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Tag Archives: childhood

Willie The Ice Cream Man

19 Mar

March 19, 2018

I was going through my last few remaining comics. I once had 32 short boxes full of comics. Each box holds around 200 issues, more or less, so that’s 6,400 comics. But I had many loose ones in stacks on shelves, probably at least three more boxes full, so that’s around 7,000 comics. Over the last few years I sold or gave away nearly all of them. I have just about 65 comics left. Yes, I downsized 6,935 comics.  So those 65 comics amount to around .0085% of what I used to have. But each one has a meaning or a sentimental value. I kept them not because they are valuable (a couple are, most are not) but because they all have a story, not between the covers, but behind them.

To drive home the point, where I once had hundreds and hundreds of Batman comics I now own exactly 5.

These are my two favorites.

Detective Comics 406 and 409, published in 1970 and 1971. In the condition in which I own them they are worth around $15 – $20 each.

But they only cost me 25 cents each, and that’s the background of this story.

It was around 1980, maybe as early as 1978, maybe as late as 1983, but I date it to 1980 because I distinctly remember riding my bike up and down the street pretending it could fly like the motorcycles on Galactica 1980

It was summer, of course. There was no better time to be a kid than in the summer. We had an ice cream man who came every summer day in the afternoon, and when school started he came around a little later after we were home. His name was Willie and we all knew him because we were kids and what kid doesn’t love ice cream? He peddled around the neighborhood on an old fashioned ice cream cart, basically a bicycle with a freezer in the front.

He’d jingle the bells on the handlebars and we’d hear him coming down the block. Since I and my brother lived in an apartment building (we were city boys) we didn’t have time to run all the way upstairs to get money. We’d just yell for our mother to come to the window. “MOM! MOOOOOM!” Half the mothers in the building would look out the window to see if it was their kid yelling. But our mother would come to the window and we’d yell “the ice cream man is coming!” and she’d put some money in a can or a box and she’d toss it out the fifth floor window to us. We never caught it though. We’d always have to crash through the bushes in the front of our building to retrieve it.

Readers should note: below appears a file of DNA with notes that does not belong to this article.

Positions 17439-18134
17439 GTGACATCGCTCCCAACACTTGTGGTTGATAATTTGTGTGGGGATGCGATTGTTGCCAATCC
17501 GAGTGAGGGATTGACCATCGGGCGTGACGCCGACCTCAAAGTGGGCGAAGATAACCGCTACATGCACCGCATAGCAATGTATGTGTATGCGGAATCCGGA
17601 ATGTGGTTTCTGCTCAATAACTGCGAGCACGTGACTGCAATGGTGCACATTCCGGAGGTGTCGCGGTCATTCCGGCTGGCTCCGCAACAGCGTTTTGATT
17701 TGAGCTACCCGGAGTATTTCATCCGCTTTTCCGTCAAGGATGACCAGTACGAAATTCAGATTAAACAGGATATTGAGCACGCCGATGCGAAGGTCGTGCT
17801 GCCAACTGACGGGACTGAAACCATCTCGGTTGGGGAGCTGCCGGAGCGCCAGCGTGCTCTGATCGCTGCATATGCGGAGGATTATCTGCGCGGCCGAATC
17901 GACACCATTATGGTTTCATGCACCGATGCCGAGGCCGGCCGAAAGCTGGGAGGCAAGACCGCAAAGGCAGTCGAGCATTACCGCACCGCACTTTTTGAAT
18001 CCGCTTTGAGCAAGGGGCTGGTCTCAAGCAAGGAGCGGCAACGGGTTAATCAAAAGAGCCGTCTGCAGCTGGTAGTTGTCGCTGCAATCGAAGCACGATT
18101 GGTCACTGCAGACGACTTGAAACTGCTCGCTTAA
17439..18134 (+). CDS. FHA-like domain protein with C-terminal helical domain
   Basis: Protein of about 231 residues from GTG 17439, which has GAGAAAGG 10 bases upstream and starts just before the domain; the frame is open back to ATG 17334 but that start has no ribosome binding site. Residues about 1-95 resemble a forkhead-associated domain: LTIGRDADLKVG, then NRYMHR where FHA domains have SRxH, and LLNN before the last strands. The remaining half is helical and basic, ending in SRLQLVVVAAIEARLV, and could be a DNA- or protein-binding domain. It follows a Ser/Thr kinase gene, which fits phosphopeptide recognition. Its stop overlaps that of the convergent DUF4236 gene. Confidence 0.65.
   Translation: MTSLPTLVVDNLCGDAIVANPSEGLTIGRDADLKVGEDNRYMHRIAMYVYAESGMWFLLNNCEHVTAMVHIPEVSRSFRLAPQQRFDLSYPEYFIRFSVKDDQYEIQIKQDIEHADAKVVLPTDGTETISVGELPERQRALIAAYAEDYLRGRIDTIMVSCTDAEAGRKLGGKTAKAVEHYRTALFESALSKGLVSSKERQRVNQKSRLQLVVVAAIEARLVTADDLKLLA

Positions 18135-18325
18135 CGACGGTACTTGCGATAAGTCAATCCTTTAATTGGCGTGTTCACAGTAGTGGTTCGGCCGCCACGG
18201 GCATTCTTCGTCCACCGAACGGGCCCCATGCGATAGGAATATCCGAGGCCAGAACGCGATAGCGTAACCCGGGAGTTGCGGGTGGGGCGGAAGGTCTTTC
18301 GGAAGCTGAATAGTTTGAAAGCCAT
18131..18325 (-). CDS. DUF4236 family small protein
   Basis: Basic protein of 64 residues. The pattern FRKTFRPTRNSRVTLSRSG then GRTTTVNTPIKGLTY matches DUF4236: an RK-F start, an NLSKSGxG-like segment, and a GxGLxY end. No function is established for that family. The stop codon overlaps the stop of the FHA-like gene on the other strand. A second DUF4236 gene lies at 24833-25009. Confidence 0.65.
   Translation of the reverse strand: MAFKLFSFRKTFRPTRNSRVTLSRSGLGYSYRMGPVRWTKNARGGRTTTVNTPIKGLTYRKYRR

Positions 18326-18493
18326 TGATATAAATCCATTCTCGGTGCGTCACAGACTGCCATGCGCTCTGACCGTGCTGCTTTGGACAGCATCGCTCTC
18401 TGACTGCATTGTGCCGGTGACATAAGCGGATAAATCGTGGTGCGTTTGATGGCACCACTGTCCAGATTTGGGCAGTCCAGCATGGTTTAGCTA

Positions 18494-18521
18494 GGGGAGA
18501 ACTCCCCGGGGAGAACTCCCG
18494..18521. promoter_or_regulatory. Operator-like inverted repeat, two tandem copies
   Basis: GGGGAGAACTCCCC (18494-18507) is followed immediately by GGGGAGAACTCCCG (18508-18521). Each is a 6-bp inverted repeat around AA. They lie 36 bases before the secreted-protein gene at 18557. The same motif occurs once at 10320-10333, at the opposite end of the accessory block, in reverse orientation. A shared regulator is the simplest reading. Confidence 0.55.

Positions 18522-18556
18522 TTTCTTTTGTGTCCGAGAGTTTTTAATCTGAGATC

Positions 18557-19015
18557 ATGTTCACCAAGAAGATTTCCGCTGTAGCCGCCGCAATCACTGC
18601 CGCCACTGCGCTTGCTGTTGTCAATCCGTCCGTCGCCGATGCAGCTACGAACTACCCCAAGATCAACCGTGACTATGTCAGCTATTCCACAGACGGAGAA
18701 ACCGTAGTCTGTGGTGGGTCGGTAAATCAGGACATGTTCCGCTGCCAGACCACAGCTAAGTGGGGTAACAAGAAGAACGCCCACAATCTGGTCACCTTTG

So now we’d yell “Willie! Ice cream! Over here!” and he’d peddle over to us, jingling all the way, to borrow a phrase. But this is the best part. Not only would we get ice cream, we’d get comic books too. Willie had a box somehow lashed to the back of his bike with old comic books. They were old even then, and he sold them for a quarter apiece. 

Was there ever a better summer day? Playing outside, riding bikes, eating ice cream, reading comic books. This is what a kid’s life should be.

So when it came time for me to pare down my comic collection the two Batman issues had to stay. Sure the covers are great, and yes, I like the stories, but I had gotten rid of issues with better covers and better stories. But none of them had a story that I was part of, that reminded me of the days of my youth. There are very few comics that I distinctly remember buying and reading when I was a kid, and not many that put a smile on my face, so these two issues are keepers.

(The Incredible Hulk 216, which I bought new from the corner candy store is another, and yes, I still have that one too.)